Research Cluster

Comparative Democracy



Research Questions | Goals
: How is democracy organized? How does democracy differ from autocracy? What are the social and economic requirements of democracy? What is the future of democracy? In this research area, the main interest centres on the principles, structures and lines of development of democratic governance. Concrete research interests focus on the systematic analysis of the different forms of democracy, also in comparison with autocratic forms of rule, on the institutional transformation of democracy as a result of democratic innovations and reform policies, on structures and processes of political representation, on the recruitment, careers and attitudes of the political elite in democracy, on the interrelationship of religion and democracy, on the development of the electorate’s behaviour and political attitudes as well as on the impact of changing media technologies on democracy.

Method: The underlying theoretical approach in this research field is decidedly empirical and analytical and characterized by a marked interest in questions related to qualitative and quantitative methods.

Participating Professors
Jens Borchert
, Brigitte Geißel, Heike Holbig, Sigrid Roßteutscher, Richard Traunmüller, Claudius Wagemann, Thomas Zittel



Projects (Selection)

German Longitudinal Election Study

Principal Investigator: Prof. Dr. Sigrid Roßteutscher
Funding: DFG


The Nature of Political Representation in Times of Dealigment (NAPRE)

Principal Investigator: Prof. Dr. Thomas Zittel (in cooperation with Prof. Rosie Campbell, King’s College London und Prof. Tom Louwerse, Leiden University)
Funding: DFG, ESRC, NWO; within the 5th Open Research Area program (ORA)


(New) Political Representative Claims: A Global View (France, Germany, Brazil, India, China)

Principal Investigator: Prof. Dr. Brigitte Geißel (in cooperation with Prof. Yves Sintomer, Prof. Dr. Thomas Heberer, Prof. Stéphanie Tawa Lama-Rewal)
Funding: DFG

Protecting the Weak. Entangled Processes of Framing Mobilization and Institutionalization in East Asia.

Principal Investigator: Prof. Dr. Heike Holbig
Funding: Volkswagenstiftung


Inequality and Direct Democracy in Europe

Principal Investigator: Prof. Dr. Brigitte Geißel
Funding: DFG


„When bad men combine, the good must associate…“? Eine ideengeschichtliche Studie zur Wahrnehmung politischer Parteien in Großbritannien und Deutschland im langen 19. Jahrhundert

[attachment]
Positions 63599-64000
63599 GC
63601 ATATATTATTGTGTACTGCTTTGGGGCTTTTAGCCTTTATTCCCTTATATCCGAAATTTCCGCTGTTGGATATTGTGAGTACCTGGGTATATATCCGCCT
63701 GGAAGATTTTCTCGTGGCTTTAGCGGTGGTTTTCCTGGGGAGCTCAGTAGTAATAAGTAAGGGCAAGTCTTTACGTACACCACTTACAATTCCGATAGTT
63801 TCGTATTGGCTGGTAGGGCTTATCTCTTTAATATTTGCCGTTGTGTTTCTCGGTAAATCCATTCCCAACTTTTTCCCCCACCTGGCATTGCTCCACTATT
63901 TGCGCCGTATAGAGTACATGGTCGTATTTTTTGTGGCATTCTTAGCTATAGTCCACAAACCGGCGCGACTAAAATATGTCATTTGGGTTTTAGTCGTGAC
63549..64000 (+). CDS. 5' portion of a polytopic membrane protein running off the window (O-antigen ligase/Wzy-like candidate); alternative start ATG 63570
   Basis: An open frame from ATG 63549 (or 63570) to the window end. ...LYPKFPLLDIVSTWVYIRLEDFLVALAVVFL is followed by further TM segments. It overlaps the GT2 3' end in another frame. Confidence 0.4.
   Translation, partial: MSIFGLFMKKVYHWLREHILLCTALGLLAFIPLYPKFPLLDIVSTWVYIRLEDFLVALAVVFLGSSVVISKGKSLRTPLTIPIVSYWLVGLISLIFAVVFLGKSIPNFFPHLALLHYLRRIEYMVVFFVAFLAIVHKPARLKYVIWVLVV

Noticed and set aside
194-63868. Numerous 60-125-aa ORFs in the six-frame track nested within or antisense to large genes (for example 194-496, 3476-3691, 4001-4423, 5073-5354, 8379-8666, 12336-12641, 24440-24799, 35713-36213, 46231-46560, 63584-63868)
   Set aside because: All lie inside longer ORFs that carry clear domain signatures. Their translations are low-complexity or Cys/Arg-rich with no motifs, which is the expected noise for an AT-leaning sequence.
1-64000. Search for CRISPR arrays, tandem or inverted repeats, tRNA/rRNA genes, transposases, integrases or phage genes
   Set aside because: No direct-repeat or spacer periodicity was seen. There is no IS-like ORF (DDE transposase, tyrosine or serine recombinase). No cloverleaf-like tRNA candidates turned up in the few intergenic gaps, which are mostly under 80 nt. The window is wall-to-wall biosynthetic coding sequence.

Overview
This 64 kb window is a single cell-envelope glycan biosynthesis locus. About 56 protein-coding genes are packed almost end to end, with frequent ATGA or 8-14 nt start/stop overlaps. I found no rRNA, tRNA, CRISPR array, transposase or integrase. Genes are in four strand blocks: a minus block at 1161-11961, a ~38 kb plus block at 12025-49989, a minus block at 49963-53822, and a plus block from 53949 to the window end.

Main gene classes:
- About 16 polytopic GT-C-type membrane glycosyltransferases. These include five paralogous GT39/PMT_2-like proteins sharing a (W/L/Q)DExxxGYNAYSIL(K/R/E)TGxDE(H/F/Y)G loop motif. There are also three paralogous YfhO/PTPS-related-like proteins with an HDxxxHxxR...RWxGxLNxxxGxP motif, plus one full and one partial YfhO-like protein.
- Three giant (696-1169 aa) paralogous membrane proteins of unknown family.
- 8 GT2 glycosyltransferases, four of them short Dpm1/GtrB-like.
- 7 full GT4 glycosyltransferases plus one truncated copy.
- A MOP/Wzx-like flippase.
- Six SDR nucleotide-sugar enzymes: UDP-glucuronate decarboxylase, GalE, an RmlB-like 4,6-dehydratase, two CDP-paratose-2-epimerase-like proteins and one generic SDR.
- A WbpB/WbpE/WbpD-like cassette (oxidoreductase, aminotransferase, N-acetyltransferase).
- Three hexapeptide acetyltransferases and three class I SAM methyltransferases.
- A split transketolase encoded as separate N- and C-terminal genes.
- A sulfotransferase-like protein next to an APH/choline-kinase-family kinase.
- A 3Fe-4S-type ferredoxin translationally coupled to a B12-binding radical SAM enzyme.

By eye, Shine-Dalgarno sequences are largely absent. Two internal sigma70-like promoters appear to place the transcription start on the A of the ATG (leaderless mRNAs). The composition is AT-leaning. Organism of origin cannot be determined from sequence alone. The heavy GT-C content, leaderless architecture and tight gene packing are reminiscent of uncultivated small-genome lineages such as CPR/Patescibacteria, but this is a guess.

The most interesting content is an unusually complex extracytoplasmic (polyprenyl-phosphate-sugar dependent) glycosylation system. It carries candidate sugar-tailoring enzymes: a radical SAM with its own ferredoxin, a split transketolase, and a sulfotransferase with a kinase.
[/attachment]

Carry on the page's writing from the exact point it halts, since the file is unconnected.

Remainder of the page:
Principal Investigator: Dr. Philipp Erbentraut
Funding: DFG


Most important Publications

Bieber, Ina & Roßteutscher, Sigrid & Scherer, Philipp. 2018. Die Metamorphosen der AfD-Wählerschaft: Von einer euroskeptischen Protestpartei zu einer (r)echten Alternative?, Politische Vierteljahresschrift 59(3): 433-461.

Borchert, Jens. 2011. Individual Ambition and Institutional Opportunity: A Conceptual Approach to Political Careers in Multi-level Systems. Regional & Federal Studies 21: 117-140.

Borchert, Jens. 2003. Die Professionalisierung der Politik. Zur Notwendigkeit eines Ärgernisses. Frankfurt: Campus.

Elff, Martin & Roßteutscher, Sigrid. 2018. Social Cleavages and Electoral Behaviour in Long-Term Perspective: Alignment without Mobilisation? German Politics 26(1): 12-34.

Freitag, Markus & Traunmüller, Richard. 2009. Spheres of Trust. An Empirical Analysis of the Foundations of Particularised and Generalised Trust. European Journal of Political Research 48(6): 782–803.

Geissel, Brigitte & Newton, Ken. 2012. Evaluating Democratic Innovations - Curing the Democratic Malaise? London und New York: Routledge.

Gherghina, Sergiu. 2014. Shaping Parties’ Legitimacy: Internal Regulations and Membership Organizations in Post‐Communist Europe. International Political Science Review 35(3): 291-306.

Gschwend, Thomas & Zittel, Thomas. 2018. Who brings home the pork? Parties and the role of localness in committee assignments in mixed-member proportional systems. Party Politics Party Politics 24(5): 488-500.

Holbig, Heike. 2018. Protecting the Weak in East Asia: Framing, Mobilisation, and Institutionalisation. With I. Amelung, M. Bälz, M. Schumann, and C. Storz. London & New York: Routledge.

Holbig, Heike. 2018. Whose New Normal? Framing the Economic Slowdown under Xi Jinping. Journal of Chinese Political Science 23(3): 341-363.

Schneider, Carsten Q. & Wagemann, Claudius. 2012. Set-Theoretic Methods for the Social Sciences. A Guide for Qualitative Comparative Analysis and Fuzzy Sets in Social Science. Cambridge: Cambridge University Press.

Traunmüller, Richard, Murr, Andreas & Gill, Jeff. 2015. Modeling Latent Information in Voting Data with Dirichlet Process Priors. Political Analysis 23(1): 1-20.

Wagemann, Claudius. 2012. Breakdown and Change of Private Interest Governments. London: Routledge.

Zittel, Thomas & Fuchs, Dieter. Eds. 2007. Participatory Democracy and Participation. Can Participatory Engineering bring Citizens Back In? London und New York, NY: Routledge.



Citation Profile

SSCI-Citations November 2018: 682 (97)
Google Scholar Citations November 2018: 14923 (2132)
Average h-index based on Google Scholar: 18



Publication Profile

The members of this Research Cluster publish in nationally and internationally renowned journals such as American Behavioral Scientist, Comparative Political Studies, Comparative Politics, Democratization, Electoral Studies, European Journal of Political Research, Journal of Contemporary China, Journal of European Public Policy, Parliamentary Affairs, Party Politics, Political Analysis, Political Studies, Political Research Quarterly, Politische Vierteljahresschrift, West European Politics, and others.

The books written by the members of this Research Cluster are released by nationally and internationally renowned publishers such as Cambridge University Press, Campus, Oxford University Press, Nomos, Routledge, Springer VS and others.